SGi Discusses Newly-Signed Bills At Nov. 14 Assembly Meeting (With Little Student Attendance)

Burrell confirms assembly meetings are open to all students, but they haven’t been publicized amid a “slow start” this year.

Photo Courtesy / Student Government, Inc.

St. John’s University’s Student Government, Inc. (SGi) held their assembly meeting at St. Albert’s Hall on Monday, Nov. 14. The meeting began at 5:06 p.m. in Room B75, where executive committees discussed recently-signed bills, campus dining options and RedZone programming.

The SGi assembly meetings occur biweekly and are open to St. John’s students, but the meetings have not been publicized on social media. “We are going to be publicizing it as well for students to know more about it,”said SGi President, Ethan Burrell. “Especially next semester, we are definitely going to make it more publicized for students to come.”

The SGi website contains an “Events” tab, which does not contain any upcoming events, showing a bare calendar. “We decided it was not the most feasible thing. We are going to be removing that from the website,” Burrell said. 

“The University is going to be launching a new platform on SignOn called Pathify.” Burrell explained how Pathify would be a platform where organizations can post their upcoming events, keeping students updated. “It would probably be more efficient than our website.”

Burrell admitted SGi was “slow in the beginning,” but they “encourage students to come.” Without social media posts or an updated website, it is unclear how Burrell and his executive branch encouraged students to come to the biweekly assembly meetings.

A large turnout is expected for the Spring 2023 elections, according to the SGi Elections Committee. SGi Treasurer and RedZone Committee Chair David Diano spoke on plans for shuttles to the Barclays Center for the Empire Classic tournament, spanning Nov. 21-22. “We’re working on getting shuttles for the Monday night game at 9:30 p.m.,” Diano stated. Student tickets for the game will be sold for $10.

The Flo committee — created to provide students with access to menstrual products, sanitation facilities and education concerning menstrual health — discussed organizing donations of care packages. They also have been reaching out to the University’s facilities services department, aiming to frequently restock the menstrual product baskets in the restrooms.

SGi Secretary and President of Student Ambassadors Julianna LoMonte announced that the Spring 2023 Accepted Students Day will take place on April 15.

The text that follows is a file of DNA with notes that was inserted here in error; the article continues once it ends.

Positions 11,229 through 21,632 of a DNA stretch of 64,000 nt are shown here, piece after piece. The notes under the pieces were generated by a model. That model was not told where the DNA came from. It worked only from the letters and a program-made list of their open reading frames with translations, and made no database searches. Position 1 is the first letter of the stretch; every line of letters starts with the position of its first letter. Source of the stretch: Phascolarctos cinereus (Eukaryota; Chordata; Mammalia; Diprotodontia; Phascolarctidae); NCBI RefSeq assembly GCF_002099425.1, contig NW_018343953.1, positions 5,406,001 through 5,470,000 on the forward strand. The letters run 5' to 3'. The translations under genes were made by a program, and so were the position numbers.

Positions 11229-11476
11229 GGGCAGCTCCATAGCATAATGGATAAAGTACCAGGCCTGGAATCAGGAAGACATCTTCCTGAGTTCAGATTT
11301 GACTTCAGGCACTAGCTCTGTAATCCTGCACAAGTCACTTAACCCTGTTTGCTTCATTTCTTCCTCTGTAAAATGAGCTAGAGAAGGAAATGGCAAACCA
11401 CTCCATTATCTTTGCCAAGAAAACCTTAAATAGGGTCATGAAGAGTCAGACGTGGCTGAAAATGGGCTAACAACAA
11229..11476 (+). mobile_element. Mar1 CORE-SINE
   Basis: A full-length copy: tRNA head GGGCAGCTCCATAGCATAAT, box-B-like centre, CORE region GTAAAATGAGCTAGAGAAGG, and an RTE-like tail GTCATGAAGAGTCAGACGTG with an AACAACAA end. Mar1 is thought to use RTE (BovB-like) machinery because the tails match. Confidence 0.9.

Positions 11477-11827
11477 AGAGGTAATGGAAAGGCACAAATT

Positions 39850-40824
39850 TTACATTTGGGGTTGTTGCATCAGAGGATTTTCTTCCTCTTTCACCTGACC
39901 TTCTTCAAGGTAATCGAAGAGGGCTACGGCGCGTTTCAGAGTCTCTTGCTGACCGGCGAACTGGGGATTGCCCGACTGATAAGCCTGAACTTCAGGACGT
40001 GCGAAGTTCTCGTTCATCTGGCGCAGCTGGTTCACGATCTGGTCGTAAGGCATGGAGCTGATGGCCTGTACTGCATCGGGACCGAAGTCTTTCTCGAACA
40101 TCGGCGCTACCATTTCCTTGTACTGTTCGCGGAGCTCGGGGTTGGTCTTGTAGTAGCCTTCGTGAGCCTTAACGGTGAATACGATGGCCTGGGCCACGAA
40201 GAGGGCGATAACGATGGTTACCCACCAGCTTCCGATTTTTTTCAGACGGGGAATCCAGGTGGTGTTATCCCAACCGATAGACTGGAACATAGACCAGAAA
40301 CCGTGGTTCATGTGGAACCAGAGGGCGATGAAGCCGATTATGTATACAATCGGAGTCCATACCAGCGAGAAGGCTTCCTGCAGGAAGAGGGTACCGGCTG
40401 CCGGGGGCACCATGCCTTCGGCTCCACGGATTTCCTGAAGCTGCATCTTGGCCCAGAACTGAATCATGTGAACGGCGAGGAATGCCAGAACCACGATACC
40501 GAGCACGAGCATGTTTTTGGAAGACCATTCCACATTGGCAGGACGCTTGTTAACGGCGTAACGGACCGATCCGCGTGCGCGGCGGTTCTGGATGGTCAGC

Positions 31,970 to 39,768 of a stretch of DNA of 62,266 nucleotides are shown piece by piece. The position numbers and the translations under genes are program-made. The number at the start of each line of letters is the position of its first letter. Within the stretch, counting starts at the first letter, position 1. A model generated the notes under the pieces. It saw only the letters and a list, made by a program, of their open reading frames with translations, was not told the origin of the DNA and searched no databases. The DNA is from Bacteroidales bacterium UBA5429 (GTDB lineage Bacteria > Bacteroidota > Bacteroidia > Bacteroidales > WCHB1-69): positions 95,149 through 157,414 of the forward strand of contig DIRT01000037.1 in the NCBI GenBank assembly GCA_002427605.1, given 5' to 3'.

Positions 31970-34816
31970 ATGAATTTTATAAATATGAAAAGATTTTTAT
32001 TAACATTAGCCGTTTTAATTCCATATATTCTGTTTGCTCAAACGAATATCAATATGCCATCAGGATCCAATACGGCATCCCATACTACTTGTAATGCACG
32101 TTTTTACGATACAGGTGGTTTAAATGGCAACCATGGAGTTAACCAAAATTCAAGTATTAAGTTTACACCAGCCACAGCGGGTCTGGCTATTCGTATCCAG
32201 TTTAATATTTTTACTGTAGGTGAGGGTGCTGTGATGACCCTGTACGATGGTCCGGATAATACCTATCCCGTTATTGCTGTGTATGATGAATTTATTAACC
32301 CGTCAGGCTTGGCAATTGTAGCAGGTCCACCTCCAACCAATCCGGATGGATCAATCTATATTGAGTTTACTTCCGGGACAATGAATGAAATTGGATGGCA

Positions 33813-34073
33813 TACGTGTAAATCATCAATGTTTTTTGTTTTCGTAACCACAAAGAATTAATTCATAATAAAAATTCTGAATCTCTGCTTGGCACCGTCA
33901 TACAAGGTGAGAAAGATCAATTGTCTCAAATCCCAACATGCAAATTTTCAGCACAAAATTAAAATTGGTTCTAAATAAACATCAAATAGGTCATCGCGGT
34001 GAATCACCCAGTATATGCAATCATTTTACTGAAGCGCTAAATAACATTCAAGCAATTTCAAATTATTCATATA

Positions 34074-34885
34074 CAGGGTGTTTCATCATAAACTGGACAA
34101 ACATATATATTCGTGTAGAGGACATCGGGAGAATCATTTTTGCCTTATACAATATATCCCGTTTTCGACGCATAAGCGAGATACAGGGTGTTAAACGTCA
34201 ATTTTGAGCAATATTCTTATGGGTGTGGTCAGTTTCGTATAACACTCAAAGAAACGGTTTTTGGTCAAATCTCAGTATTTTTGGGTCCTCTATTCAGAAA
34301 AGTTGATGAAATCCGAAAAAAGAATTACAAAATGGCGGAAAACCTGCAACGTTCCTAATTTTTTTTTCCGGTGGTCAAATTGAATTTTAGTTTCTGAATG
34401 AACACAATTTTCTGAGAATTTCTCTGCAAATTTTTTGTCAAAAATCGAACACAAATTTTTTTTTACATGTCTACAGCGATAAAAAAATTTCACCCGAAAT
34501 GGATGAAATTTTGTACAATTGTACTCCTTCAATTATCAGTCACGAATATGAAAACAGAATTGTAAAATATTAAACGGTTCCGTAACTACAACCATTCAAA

Burrell went on to review three recently signed bills: an act to provide students a limited number of prints per semester, as well as expanding printing stations for resident students; an act to establish more effective communication between senators and their respective student bodies and an act to establish monthly emails sent to all students to inform them on the latest legislative changes, as well as provide a form for students to send their own ideas for changes.

The first bill does not have any immediate effect on the student body. It serves as a formal request to the executive board by the student senate to initiate a dialogue with the University regarding student printing. No plan has been solidified, but SGi intends to move to secure free print points for students or remove course requirements for printed copies of work.

Bills are first voted on by the student senate. If the bill is approved by a simple majority, it is presented before SGi’s president to be signed or vetoed. If a bill is vetoed, the bill can still be passed with a two-thirds majority in the student senate.  

A new bill was presented to introduce food options in the first floor of the D’Angelo Center, mentioning the chaotic lines in the Marillac Cafeteria due to a great number of incoming students. “We need more food options on campus, especially DAC, because it’s a hub for commuters and residents alike,” said Paul Gaylor, sophomore senator of the Peter J. Tobin College of Business. 

Regarding current on-campus food options, Gaylor mentioned that the RoboBurger was a good start. “I thought [RoboBurger] was a great start to where we need to go,”  he stated, “but at the end of the day, we still got to pay for it and it’s not part of my meal plan.” 

He explained how the first floor of DAC used to be “lively” pre-pandemic. Gaylor was accompanied by Emma Cavalli, sophomore senator of the School of Education, and Jessica Lim, junior senator of St. John’s College. The bill was passed following a vote.

The next SGi assembly meeting will be held on Monday, Nov. 28 at 5 p.m.